Always love your country, but never trust your government. This seemingly paradoxical statement is backed by powerful logic: public powers are too tempting and will thus be abused; those in power must not be trusted unconditionally; hence, their exercise of power must be checked by strong, independent and properly mandated institutions.
Yet modern societies are increasingly complex. People are educated, informed, and empowered to stake their claims. Too often, these claims are conflicting. Taking policies forward thus requires skilful balancing of interests among these stakeholders.
Trust, the single most important factor in making the balancing act work, ought to be a prerequisite. Yet, the constitutional design of liberal democracies is based on the principle of distrust. Therein lays the paradox of governance.
This paradox did not come into existence for most parts of the world until the last century. Before that, most people were ruled by kings and emperors who claimed their right to rule through divine authority.
It is due to the painful consequences brought about by these self-imposed rulers who abused public power that modern democracies anchor their governing institutions on the principle of separation of powers. The aim is to reduce the risk of power being monopolised, which inevitably leads to corruption and decay.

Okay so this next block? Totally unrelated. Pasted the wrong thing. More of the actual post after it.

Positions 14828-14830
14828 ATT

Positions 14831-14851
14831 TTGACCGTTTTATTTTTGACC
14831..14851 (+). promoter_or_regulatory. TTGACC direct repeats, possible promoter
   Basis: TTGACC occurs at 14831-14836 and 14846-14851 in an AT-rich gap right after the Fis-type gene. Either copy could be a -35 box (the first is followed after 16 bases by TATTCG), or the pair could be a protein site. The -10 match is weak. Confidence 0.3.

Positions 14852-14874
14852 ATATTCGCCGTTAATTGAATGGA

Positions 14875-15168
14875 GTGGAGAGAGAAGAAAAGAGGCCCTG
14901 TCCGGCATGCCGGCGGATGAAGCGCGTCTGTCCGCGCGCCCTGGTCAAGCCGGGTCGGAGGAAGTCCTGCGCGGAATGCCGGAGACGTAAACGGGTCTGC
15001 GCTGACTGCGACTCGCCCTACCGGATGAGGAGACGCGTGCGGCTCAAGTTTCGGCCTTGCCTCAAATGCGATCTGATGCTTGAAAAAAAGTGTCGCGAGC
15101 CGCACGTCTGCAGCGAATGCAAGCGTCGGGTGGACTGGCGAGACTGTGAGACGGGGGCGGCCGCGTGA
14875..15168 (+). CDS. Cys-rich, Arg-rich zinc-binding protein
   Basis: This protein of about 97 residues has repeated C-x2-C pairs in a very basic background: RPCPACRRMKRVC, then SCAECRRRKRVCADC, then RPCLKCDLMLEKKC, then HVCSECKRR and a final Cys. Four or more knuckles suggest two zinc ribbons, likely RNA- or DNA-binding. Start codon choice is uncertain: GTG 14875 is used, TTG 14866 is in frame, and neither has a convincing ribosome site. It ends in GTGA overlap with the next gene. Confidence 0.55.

Let us come back to this paradox of governance in democracies. For the government to work, its people must accept, or at least tolerate, diversity. They have to take compromise as a rule and occasionally even have to muddle through differences.
In time, people develop trust in the governing institutions. And when they have sufficient faith in the ability of these institutions to check abuses and balance against excesses in the system, they grant their collective acceptance willingly.
Exercise of power by modern-day government has to be based on collective acceptance by the people it serves. And collective acceptance is best realised through the majority.
The sceptics among us might believe that the "Western" democratic form of government is coming to an end after the global financial crisis, because popularly elected politicians have now run out of money in the public coffers to appease their voters. But we have witnessed how the mature democracies have come under severe, if not worse, fiscal and economic pressure in the 1970s and early '80s as a result of the overblown welfare state.
It had not brought the democracies to their knees. Instead, inspiring and strong leaders were voted in to swing the pendulum back. The capability for self-adjustment is indeed the greatest soft power of democracies.
Democracy is not going to turn earth into heaven. But it can at least make the world less evil. The fact is that, hitherto, liberal democracy is the only sustainable form of government with relative stability. That says a lot about its merits. And it is worth repeating often, lest we forget.
Lam Woon-kwong is convenor of the Executive Council